At the sound of eight bells, tolled from the nearby Abbey bell, I made my way back to Herleva’s room.
Here we have the eight syllables: eight (1) bells (2), tolled (3) near- (4) by(5) Abb- (6) ey (7) bell (8).
Of course, strictly speaking this is not onomatopoeia. Nevertheless, the sounds of the words reflect the feel I want to get across so I think it’s very effective.
One wag quipped that in this case it may even simply be euphony (any agreeable (pleasing and harmonious) sound) because the sound of a bell ringing is pleasant but I would argue that I am not trying to create a pleasant sound, but a gloomy one.
See if you can find a sentence in one of your books where you can try this sort of trick. Writing can often be about mood-setting and this trick can work well.
Ordo Lupus (The Order of the Wolf): who do you think they are?
I have often been asked where my idea for the Ordo Lupus occult thriller series; Ordo Lupus and the Temple Gate and The Devil’s Own Dice, came from. Well, to be honest, the idea didn’t come completely out of the blue.
I had been interested in werewolves and vampires for a while. I was also intensely interested in cults and secret societies. Long before Dan Brown’s The Da Vinci Code, I was interested in the Knights Templar and through this came to books by Henry Lincoln like Key To The Sacred Pattern: The Untold Story Of Rennes-le-Chateau (sadly out of print but still available on Amazon as a hardback). These books led me to an interest in the lost treasure of Rennes-le-Château and from there to an interest in the Cathars.
All this interest may well be because my family’s roots are in that region of France. In fact, one of my ancestors may well have been a Cathar!
So the seeds were there for a book about mysterious treasure and secret societies were planted in my mind. Then I stumbled upon this video on youtube while googling wolf cults: https://www.youtube.com/watch?v=DpJwzIC4G_4
I typed the address into my browser and came upon the most bizarre website I have ever encountered! The appearance is nothing special, forbidding crossed swords on a plain, black background and with nothing in the way of information about the cult apart from the enigmatic phrase ‘Don’t forget who you are’. Perhaps the introverted aspect of the website tempted me to enter my details in the hope that I would gain membership, if only for journalistic reasons.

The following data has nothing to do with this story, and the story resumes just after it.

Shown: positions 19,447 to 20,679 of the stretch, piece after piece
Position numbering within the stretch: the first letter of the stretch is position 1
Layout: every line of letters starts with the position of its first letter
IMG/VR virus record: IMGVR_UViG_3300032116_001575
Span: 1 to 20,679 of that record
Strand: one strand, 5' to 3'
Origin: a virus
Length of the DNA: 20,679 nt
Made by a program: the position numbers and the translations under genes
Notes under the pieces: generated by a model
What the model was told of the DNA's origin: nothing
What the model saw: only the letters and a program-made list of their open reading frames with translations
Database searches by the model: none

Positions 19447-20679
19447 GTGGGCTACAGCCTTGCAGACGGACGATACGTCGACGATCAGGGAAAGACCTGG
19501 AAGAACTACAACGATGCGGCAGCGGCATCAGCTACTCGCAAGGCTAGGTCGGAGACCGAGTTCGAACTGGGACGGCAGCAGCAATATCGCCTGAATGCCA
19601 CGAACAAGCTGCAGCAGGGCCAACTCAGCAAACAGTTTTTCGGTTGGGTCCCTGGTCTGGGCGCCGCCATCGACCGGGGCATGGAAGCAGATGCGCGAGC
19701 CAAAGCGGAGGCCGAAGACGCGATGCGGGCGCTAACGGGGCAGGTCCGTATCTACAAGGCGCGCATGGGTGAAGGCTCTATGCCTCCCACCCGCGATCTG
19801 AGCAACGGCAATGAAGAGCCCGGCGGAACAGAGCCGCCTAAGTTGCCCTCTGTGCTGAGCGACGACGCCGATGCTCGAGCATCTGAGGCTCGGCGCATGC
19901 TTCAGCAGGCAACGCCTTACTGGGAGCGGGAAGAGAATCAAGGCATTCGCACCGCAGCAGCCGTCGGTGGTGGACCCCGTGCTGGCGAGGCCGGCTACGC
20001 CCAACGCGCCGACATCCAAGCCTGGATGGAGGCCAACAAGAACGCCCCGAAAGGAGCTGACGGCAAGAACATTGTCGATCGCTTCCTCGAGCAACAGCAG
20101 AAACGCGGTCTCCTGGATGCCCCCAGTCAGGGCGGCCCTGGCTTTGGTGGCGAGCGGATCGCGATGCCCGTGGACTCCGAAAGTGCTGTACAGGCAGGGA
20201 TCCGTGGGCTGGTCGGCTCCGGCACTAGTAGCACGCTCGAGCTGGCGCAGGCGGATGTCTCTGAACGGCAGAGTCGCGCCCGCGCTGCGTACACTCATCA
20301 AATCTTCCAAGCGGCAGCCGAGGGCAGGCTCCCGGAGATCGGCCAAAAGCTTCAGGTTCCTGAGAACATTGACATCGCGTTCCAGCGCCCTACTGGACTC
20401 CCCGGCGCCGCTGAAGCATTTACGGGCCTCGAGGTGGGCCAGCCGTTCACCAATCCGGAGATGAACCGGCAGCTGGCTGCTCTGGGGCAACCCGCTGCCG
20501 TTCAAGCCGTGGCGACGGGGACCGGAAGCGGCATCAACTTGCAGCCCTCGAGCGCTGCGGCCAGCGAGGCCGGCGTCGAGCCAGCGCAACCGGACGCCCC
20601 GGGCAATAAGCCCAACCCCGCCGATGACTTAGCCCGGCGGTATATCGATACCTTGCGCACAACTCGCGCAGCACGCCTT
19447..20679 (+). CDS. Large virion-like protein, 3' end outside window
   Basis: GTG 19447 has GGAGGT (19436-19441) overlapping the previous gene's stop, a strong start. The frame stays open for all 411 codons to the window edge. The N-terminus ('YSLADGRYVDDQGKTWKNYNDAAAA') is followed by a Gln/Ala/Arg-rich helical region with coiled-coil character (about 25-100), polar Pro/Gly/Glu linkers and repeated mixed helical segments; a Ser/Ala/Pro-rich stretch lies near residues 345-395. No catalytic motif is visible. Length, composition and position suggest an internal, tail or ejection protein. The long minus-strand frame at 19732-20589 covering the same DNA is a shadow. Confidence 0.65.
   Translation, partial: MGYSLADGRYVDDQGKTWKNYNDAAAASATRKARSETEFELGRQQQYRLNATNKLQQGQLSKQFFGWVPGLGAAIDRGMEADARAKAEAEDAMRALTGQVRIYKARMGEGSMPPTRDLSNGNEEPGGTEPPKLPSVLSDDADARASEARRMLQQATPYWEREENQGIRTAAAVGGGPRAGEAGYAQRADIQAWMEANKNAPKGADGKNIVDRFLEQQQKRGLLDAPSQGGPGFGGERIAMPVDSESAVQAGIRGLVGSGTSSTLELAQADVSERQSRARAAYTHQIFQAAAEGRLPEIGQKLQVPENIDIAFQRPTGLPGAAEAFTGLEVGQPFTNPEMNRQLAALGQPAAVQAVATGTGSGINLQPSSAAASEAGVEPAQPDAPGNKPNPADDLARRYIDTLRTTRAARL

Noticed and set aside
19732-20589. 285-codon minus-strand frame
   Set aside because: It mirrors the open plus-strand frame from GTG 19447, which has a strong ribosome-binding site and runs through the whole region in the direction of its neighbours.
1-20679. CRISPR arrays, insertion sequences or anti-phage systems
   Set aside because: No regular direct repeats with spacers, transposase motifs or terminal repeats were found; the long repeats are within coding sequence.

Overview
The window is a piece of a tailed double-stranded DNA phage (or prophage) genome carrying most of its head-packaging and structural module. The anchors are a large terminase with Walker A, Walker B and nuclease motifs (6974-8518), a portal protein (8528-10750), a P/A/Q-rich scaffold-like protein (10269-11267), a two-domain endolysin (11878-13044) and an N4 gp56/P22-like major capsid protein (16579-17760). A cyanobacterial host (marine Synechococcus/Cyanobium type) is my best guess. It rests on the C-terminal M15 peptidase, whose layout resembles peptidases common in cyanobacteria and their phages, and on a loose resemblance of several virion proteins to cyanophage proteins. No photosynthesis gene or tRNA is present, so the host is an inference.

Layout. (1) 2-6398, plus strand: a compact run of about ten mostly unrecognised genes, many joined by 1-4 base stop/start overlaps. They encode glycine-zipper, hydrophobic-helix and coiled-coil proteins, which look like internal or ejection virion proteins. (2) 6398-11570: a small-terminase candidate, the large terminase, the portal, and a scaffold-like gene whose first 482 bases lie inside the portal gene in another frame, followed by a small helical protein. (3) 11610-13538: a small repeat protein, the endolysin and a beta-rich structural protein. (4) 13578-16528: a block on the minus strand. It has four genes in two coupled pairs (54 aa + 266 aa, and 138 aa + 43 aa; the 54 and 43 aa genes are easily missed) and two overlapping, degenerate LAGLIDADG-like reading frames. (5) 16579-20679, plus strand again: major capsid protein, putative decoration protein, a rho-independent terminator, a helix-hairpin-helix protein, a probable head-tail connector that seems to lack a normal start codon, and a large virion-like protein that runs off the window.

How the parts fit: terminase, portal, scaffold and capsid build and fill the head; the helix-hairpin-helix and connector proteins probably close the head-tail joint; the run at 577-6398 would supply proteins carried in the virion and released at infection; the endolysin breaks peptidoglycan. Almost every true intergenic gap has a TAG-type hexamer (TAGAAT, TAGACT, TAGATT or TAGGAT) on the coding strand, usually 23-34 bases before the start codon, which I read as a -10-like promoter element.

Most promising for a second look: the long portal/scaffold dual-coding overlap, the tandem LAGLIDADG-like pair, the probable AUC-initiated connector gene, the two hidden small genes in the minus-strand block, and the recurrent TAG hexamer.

I was to be sadly disappointed. Not only did they not respond to my submission, but when I messaged them on youtube, they didn’t respond there either. Frustrated, I copied their video, colour-corrected it and posted on my own youtube channel (https://www.youtube.com/watch?v=QFYgIWQXS4Y). I was sure this provocative act would get them talking to me but no! They have never once contacted me. In fact, apart from a brief mention in a UK national newspaper (I can’t remember which one) and two mentions in Le Monde (29 September 2009), I have been able to find no other references to the cult.
And yet the website is still there!
Incidentally, from the Le Monde article I was able to find the park in Lyon where the beast was filmed and even the balcony from which it was most likely filmed. The trees are Plane Trees and from their size, I would estimate the beast was one of three things: a large alsatian/newfoundland cross, a smallish newfoundland, a wolf (they are not uncommon in Southern France although they are not known to enter the cities) or something else…
The website never changes. Clearly, my submission for membership did not arouse their interest, nor did I fit the credentials they are looking for. They ask the nascent member to say a bit about themselves and check that you are an adult but nothing I have tried, arouses their interest. Perhaps I need to be a werewolf? Ha! Ha!
In any case, I decided to write about Ordo Lupus. I made most of the detail up but speculation about this most secret, and exclusive of cult societies in inevitable.
So, tell me what you think. who do you think they are?
This week: Secret Codes; should I use them? FREE eBook and a Sneak Preview.
It’s been a very busy week. My first newsletter went out on Sunday so today’s blog will be quite a short one.
===== FREE NOW!!! ==========
Share: Occult thriller- Ordo Lupus and the Temple Gate is still free until tomorrow at 8am BST. http://bit.ly/15R1xOL “Wild ride” “Exciting read” “Rich, complex” “Well plotted”
“Am I? Beautiful?” She turned her face towards me and I longed to kiss it but I couldn’t.
Secret Codes; should I use them?